Largo Winch, vol. 1

Largo Winch 1Summary: Largo Winczlav, born in Yugoslavia, is an orphan. Thousands of miles away, one of the richest men in the world will change Largo’s destiny. This man, Nerio Winch, wants to find an heir to his empire and adopts Largo, offering him the best education. When his adoptive father disappears under dramatic circumstances, Largo inherits the W Group, the biggest conglomerate of multinational enterprises ever possessed and managed by a single man. From now on, he will be worth $10 billion. Which is not to everybody’s taste, as he is about to find out.

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Largo Winch, vol. 1, by Philippe Francq and Jean Van Hamme 7.5

Truth be told, I literally don’t remember exactly how Largo Winch fell into my lap. Someone sent me a link to a list of notable French graphic novels and I’m guessing that this one was on it. Not sure. It may also be due to Van Hamme, the writer behind the ‘XIII’ series.

Either way, Largo Winch shows promise.

The story follows the inheritor of a 10 billion dollar fortune (in 1990 dollars) after the head of The W Group, Nerio Winch, dies under mysterious circumstances. Largo is his adopted son, a secret that the elder Winch had kept from everyone except his devoted lawyer.

As one can imagine, in a cutthroat corporate environment there are plenty of power-hungry people who would like to see Largo disappear, and some arrangements are made for this to happen. Thankfully, our protagonist, who is in Turkey, is a resourceful and gritty character.

Based on this one book, it looks like the series is going to be a blend of suspenseful corporate politics and action sequences, not unlike ‘XIII’ in tone, but with a different setting. The writing is quite typical of the genre, throwing at the readers one twist after the other.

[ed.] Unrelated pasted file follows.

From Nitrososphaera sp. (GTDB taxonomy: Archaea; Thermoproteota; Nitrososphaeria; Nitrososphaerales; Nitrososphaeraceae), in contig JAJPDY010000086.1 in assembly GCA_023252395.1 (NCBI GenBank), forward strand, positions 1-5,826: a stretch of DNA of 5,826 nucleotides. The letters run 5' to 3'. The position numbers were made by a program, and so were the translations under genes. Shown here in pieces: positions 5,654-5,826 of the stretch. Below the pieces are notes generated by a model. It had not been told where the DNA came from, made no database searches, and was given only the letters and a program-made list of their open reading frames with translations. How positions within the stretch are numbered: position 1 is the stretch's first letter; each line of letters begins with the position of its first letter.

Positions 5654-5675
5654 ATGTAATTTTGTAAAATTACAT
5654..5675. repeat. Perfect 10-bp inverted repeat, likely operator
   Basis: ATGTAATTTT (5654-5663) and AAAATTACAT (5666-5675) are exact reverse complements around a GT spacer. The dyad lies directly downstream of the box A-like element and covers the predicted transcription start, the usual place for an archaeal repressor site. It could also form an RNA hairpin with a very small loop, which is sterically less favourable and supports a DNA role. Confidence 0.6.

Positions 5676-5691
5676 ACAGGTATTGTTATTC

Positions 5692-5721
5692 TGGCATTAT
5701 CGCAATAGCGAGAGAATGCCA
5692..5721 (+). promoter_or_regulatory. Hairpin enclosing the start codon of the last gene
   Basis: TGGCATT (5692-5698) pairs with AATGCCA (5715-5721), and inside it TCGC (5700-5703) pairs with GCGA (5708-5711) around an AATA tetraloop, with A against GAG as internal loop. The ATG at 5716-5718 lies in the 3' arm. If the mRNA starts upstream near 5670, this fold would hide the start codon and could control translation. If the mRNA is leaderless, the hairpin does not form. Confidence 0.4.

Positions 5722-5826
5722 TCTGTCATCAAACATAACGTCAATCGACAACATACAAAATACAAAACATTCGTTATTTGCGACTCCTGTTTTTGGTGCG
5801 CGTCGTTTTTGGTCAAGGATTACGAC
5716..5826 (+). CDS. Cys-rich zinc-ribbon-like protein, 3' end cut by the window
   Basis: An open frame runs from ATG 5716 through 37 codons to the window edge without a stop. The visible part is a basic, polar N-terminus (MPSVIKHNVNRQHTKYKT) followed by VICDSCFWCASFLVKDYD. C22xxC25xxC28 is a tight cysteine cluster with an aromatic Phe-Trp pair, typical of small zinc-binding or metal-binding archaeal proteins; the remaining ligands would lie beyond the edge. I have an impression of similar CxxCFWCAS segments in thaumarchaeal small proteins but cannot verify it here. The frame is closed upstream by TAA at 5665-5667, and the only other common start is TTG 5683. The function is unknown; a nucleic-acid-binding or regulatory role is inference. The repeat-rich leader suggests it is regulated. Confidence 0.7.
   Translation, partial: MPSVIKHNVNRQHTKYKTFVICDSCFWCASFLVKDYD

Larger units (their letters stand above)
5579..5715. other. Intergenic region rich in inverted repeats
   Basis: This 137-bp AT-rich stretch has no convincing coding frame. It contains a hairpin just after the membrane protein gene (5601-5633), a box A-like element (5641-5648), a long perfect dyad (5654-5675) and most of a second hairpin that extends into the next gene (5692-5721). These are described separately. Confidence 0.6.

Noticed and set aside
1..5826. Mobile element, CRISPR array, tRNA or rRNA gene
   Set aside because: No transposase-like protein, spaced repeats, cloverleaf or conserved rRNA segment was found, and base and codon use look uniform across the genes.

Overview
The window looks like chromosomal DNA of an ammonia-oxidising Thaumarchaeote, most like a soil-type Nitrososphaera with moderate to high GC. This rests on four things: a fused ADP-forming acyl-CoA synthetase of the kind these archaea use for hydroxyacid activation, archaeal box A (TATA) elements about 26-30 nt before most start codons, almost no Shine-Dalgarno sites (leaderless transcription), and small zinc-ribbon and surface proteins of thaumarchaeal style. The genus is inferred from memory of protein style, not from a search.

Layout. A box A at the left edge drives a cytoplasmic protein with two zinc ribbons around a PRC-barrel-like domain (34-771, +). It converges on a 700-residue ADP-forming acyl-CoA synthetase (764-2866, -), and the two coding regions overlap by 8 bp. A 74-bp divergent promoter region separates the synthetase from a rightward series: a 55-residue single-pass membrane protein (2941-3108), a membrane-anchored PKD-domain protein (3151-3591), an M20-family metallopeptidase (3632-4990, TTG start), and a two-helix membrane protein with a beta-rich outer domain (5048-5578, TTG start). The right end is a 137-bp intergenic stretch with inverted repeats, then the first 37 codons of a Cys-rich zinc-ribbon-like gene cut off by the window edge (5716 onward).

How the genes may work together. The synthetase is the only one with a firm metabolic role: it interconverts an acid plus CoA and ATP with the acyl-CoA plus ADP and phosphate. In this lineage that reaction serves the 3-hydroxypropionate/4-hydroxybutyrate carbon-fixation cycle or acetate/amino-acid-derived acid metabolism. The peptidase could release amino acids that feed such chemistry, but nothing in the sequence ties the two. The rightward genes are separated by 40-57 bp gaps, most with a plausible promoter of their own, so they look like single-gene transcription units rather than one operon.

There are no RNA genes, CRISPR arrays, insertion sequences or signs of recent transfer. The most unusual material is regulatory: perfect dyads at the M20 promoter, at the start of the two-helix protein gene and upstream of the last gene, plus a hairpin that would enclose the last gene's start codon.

My problem is that it requires a fair bit of suspension of disbelief. After all, there’s only so many twist one can pile up before it defies reason. And there are moments that make no sense, like when the Minister forgets his initial intention to redeem himself and allows Largo to be killed off.

Dubious stuff.

The art was the biggest let-down for me. Van Hamme had a great partner in William Vance for ‘XIII’, but Philippe Francq is pretty sloppy, and much of his art looks rushed, unrefined. Perhaps he’s not up to the task of doing a regular series; perhaps the pace is too much. Whatever the case may be, it’s not great.

But it doesn’t change the fact that Largo Winch looks to be a fairly popular series: 18 volumes have been published since 1990, which is pretty telling, and all of them have been translated in English. Furthermore, a TV series based on the property ran for two seasons starting in 2001, and two movies have been produced.

‘Largo Winch’ has certainly piqued my curiosity: I’ll be giving it a few more chances. And, after a couple of volumes, we’ll see if the series is worth exploring fully, or I should just write it off as yet another convoluted jumble from Van Hamme. I hope that it’ll survive past its main premise – something ‘XIII’ didn’t.

What do you think?

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